by Tom Olago
The Sharia court system is the bane from which Muslim women are experiencing so much discrimination and suffering. Yet the United Kingdom, as well as many other Western nations, permit these parallel courts with laws that favor men above women. This occurs in virtually every way that relates to marriage, family, finance, inheritance and social life.
According to the Daily Mail (Online), the court system was designed to help religious Muslims settle financial, family and marital disputes according to the principles of their faith, as laid down in the 7th century. The article also stated that there are currently about 85 such Islamic courts.
Many Sharia court system supporters believe such courts provide a unique and valuable service to the Muslim community by helping its members stay true to Sharia law, a legal system derived from the Koran as well as the rulings of Islamic scholars, known as fatwas.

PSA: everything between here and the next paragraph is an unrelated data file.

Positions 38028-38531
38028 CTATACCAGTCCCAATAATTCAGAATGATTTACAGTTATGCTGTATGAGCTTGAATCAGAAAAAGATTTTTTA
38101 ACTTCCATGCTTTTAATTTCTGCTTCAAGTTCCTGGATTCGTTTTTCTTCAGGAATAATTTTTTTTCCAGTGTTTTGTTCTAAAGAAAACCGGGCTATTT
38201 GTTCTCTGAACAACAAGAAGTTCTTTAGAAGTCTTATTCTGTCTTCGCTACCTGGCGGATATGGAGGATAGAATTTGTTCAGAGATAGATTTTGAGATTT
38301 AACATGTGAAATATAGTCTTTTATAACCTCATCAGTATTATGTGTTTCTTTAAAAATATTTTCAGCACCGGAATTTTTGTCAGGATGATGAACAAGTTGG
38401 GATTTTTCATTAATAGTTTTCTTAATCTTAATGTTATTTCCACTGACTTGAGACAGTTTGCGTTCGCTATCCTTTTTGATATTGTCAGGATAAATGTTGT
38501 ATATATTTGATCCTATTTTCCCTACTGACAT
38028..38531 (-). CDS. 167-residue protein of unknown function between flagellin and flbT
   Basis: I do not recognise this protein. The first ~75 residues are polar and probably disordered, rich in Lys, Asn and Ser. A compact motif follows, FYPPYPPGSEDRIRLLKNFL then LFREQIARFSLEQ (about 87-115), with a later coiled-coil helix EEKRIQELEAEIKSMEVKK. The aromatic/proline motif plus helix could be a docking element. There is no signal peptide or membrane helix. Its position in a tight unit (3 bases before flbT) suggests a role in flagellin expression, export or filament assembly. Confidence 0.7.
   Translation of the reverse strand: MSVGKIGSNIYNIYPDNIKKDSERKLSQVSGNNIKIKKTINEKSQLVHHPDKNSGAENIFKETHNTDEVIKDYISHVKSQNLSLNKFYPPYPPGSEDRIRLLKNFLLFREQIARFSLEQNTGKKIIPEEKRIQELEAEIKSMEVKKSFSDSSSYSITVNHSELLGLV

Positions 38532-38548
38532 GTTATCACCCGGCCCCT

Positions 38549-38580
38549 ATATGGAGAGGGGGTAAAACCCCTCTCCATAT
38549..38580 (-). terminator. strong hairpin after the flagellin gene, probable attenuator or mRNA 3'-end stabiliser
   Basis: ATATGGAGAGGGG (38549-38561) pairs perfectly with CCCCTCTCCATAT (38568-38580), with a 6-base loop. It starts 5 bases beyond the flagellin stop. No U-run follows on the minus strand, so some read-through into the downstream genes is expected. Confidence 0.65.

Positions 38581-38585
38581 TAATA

Recent years have also reportedly seen growing concerns that Britains Sharia courts are fostering extremism, undermining human rights and creating a parallel justice system whose basic principles conflict with the law of the land. To this end, Home Secretary Theresa May recently promised a review of Sharia courts to ensure they support ‘British values’.
In April of 2015, the Gatestone Institutes Soeren Kern wrote a report on this. Months later in December of 2015, not much has changed for the better if current reports are anything to go by.
Kerns report showed how the increasing influence of Sharia law in Britain today was undermining the fundamental principle that there must be equality for all British citizens under a single law of the land, and concluded by calling on the British government to launch a judge-led inquiry to “determine the extent to which discriminatory Sharia law principles are being applied within the UK.”
This call on the government to act was based on the research findings that suggested that Muslim women across Britain were being systematically oppressed, abused and discriminated against by Sharia law courts that treat women as second-class citizens.